Snøhvit subsea systems brought on stream
The start-up of subsea systems at the Snøhvit field off Hammerfest, northern Norway, was completed yesterday, 28 May.
Statoil is operator for the development and operation of Snøhvit.
Snøhvit is the first field on the Norwegian continental shelf (NCS) that can be remotely operated from land. The subsea development has been completed within budget at just under NOK 8 billion, and without harmful discharges to the sea.
"The entire subsea system has been project approved and just handed over to the operations organisation," says Gunnar Myrebøe, who heads the Snøhvit subsea development.
"We're taking the wellstream ashore to the land plant now, while we have a vessel out at the field. This vessel will leave the field in the next few days."
Subsea template equipment at Snøhvit, the main pipeline to shore and all involved control systems are now on stream.
The wellstream forces out water left in the main pipeline since pipe-laying was completed in the autumn of 2005. Water expulsion itself is managed from the onshore control room and began on 24 May. The wellstream now remains in the pipeline as far as the slug catcher - the first treatment stage at the process plant - until this is brought on stream during the course of the summer.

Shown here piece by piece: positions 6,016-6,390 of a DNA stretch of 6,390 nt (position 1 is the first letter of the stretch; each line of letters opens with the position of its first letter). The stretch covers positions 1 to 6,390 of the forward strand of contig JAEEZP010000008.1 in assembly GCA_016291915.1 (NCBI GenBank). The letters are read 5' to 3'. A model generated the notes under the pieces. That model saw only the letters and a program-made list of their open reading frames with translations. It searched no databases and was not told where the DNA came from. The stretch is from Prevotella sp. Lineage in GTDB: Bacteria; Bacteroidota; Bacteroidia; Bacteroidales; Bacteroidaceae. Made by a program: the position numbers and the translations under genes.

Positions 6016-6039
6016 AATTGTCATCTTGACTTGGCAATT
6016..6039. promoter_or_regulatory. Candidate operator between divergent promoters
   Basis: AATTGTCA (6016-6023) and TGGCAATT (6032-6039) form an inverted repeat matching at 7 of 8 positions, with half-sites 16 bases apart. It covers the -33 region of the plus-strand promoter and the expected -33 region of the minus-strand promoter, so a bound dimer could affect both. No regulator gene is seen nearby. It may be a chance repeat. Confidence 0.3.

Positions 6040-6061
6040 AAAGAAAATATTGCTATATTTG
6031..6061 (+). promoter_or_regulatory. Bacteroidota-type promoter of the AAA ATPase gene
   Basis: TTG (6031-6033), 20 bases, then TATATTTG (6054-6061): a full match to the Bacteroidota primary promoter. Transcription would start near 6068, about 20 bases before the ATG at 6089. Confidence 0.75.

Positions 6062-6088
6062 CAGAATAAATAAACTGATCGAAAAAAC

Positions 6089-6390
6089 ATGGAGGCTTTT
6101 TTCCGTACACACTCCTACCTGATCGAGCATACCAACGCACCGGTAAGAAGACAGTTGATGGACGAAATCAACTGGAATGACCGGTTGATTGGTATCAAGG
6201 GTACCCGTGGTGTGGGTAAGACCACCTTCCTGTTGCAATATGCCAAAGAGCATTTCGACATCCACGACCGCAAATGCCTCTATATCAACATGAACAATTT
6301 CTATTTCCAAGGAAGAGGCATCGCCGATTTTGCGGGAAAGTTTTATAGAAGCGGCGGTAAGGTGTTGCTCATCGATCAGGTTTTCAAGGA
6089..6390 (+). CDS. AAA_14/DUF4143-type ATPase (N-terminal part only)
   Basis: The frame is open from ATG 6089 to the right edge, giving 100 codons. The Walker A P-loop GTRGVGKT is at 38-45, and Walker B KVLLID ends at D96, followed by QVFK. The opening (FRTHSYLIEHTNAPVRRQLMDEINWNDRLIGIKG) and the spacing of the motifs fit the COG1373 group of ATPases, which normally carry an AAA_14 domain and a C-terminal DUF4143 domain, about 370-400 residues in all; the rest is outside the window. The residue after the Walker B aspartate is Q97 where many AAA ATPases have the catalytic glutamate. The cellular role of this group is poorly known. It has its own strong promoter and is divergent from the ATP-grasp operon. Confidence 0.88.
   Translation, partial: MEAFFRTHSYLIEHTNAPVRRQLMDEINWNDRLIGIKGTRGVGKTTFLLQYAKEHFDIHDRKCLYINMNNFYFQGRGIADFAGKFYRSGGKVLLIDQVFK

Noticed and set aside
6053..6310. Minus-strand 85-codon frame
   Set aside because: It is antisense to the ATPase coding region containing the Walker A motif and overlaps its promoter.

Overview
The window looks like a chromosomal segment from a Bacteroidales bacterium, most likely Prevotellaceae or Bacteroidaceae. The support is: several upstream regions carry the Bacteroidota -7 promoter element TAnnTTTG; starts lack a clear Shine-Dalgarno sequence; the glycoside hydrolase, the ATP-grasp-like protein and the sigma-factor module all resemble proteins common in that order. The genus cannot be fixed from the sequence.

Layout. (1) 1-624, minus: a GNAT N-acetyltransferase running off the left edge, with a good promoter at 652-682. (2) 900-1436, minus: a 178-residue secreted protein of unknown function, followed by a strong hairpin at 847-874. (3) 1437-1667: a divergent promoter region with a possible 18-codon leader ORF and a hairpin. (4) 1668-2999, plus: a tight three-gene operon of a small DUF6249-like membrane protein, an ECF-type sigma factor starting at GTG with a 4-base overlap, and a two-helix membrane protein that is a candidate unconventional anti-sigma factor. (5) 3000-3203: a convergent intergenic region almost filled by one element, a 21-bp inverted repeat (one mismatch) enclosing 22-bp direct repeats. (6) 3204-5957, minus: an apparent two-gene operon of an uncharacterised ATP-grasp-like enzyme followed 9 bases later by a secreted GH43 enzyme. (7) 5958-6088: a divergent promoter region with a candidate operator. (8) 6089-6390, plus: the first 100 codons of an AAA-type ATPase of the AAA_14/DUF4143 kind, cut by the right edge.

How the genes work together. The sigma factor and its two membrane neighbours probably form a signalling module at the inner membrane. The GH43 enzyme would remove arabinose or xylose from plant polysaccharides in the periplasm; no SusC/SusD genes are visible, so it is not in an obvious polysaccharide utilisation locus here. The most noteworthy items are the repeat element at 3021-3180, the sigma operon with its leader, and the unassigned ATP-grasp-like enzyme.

All Snøhvit's offshore systems are located on the seabed and are controlled from land via a 144-kilometre control cable. The wellstream is transported ashore via a 143-kilometre pipeline. Both pipeline and cable are the world's longest of their kind and represent advances in equipment and multiphase technology developed on the NCS.
No ships or platforms will be visible at sea level when Snøhvit comes on stream.